Photo Credit & Copyright: NASA/ESA Hubble Space Telescope: CLICK for larger size image and see below for links and information.


What can you tell from this structure right off the bat? Well yes, of course it’s a face-on spiral galaxy, but what about it? Astronomers of all types; in fact, all of astronomy and cosmology comes down to one fundamental truth. Aside from some interplanetary probes and meteorites, everything we know about what’s happening outside of fishbowl Earth is deduced from the collection, study and interpretation of light. The electromagnetic spectrum delivers the universe to us, from short, high energy gamma rays to long, weak radio waves our ability to understand the universe comes down to observation and interpretation.

 So what’s this city telling us? The sound spiral structure itself leads us to interpret that the galaxy is pretty stable. It doesn’t appear to be disturbed greatly or at all by the mutual gravitational attraction of another galaxy. The bright blue regions are healthy young stars and star clusters while the pink regions are massive areas of star formation within hydrogen pockets which are being fed by the great dark bands of material lining the spiral arms with them.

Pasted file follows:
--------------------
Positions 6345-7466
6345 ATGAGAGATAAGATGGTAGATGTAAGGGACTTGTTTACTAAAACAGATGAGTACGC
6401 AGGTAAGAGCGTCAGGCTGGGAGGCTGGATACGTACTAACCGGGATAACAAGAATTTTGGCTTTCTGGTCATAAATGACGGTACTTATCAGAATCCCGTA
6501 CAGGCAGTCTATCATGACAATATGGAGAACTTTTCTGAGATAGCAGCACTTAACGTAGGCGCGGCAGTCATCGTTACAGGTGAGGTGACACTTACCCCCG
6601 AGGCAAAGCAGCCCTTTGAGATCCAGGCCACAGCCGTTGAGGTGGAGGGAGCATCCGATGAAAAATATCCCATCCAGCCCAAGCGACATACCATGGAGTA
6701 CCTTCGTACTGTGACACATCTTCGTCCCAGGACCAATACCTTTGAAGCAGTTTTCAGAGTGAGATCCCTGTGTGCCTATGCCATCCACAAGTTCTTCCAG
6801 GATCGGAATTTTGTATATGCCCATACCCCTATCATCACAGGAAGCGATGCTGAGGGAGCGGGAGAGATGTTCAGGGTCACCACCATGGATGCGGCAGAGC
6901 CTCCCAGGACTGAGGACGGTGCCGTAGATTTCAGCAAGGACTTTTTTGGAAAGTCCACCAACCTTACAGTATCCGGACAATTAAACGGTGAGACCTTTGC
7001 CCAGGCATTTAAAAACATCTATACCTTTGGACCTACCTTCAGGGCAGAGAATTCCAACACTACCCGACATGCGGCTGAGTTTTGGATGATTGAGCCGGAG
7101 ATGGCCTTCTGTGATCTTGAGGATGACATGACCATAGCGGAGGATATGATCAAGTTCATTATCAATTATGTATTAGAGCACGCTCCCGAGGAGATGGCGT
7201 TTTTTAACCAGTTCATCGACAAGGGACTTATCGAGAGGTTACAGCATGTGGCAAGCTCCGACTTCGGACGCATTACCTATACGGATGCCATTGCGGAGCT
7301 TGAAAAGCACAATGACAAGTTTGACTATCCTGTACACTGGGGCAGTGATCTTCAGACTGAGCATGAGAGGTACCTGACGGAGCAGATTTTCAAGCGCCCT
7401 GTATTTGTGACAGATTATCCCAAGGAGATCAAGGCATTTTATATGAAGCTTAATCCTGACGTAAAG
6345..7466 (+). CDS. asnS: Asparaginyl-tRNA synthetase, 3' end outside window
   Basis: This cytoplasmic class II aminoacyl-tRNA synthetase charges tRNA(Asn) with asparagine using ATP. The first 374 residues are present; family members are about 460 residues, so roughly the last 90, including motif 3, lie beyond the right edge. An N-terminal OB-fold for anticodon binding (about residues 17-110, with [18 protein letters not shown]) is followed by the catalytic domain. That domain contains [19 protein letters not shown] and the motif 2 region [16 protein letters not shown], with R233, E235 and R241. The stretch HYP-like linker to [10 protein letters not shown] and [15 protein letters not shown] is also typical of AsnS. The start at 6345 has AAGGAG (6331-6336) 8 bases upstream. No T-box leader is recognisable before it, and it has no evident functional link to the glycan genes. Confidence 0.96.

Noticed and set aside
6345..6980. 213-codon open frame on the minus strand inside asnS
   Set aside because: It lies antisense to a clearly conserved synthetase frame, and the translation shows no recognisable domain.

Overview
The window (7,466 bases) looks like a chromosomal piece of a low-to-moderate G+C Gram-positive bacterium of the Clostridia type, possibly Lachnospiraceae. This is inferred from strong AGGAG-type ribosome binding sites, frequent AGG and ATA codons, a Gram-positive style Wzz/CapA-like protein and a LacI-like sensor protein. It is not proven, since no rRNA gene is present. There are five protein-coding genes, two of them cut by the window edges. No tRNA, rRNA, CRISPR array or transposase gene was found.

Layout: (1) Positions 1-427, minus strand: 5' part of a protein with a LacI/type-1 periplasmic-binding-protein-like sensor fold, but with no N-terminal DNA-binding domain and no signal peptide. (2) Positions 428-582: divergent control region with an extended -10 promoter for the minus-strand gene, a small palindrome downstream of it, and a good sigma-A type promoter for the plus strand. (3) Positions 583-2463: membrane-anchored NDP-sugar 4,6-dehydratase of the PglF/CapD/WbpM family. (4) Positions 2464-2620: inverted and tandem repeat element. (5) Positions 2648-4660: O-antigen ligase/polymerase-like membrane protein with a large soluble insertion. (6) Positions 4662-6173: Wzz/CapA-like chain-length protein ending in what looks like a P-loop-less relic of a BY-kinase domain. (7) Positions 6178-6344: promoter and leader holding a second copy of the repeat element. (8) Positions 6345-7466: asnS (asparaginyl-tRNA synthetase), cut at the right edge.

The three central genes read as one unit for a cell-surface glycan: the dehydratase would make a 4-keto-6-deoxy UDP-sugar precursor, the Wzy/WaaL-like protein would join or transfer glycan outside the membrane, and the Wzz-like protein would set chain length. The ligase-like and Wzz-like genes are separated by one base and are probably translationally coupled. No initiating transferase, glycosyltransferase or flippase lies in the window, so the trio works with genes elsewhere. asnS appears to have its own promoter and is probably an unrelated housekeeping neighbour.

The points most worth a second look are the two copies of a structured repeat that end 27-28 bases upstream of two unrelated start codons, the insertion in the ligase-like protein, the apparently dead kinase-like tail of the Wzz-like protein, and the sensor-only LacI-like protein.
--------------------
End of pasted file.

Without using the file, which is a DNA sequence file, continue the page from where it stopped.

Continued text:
Like a whirlpool, stars are inherently over time moved toward the center of the structure. The yellowish hue to the nucleus of the galaxy means that there is a mass concentration of older yellow stars there tightly packed within the rush hour traffic jam. At that nucleus appears to be a mini-spiral of sorts between the circumnuclear star forming regions and the nucleus itself. This structure is believed to be the “highway” through which the gas and material is transported to the supermassive black hole at the core.

Intense regions of new star formation also typically lead to high numbers of supernovae activity, and indeed; in 1998 supernova SN1998aq was witnessed in NGC 3982.


 NAME: NGC 3982, UGC 6918.


WHAT IS IT?: Seyfert type 2, Intermediate spiral galaxy. Intermediate just means that it appears to be in between a barred and non-barred spiral classification.


HOW FAR AWAY IS IT?: Approximately 68 million light years distant.


HOW BIG IS IT?: Only about one-third the size of our Milky Way galaxy; about 30,000 light years in diameter.




WHERE IS IT? (General): Constellation Ursa Majoris the “Big Bear” and it’s also a member of the M109 group of galaxies which contains roughly 50 galaxies.


WHERE IS IT? (Exact RA/DEC J2000): RA 11h 56m 28.1s / DEC +55° 07′ 31″.


ESA Space Telescope page for this photo:


NASA HubbleSite page for this photo:


NASA HubbleSite News Center for this image:

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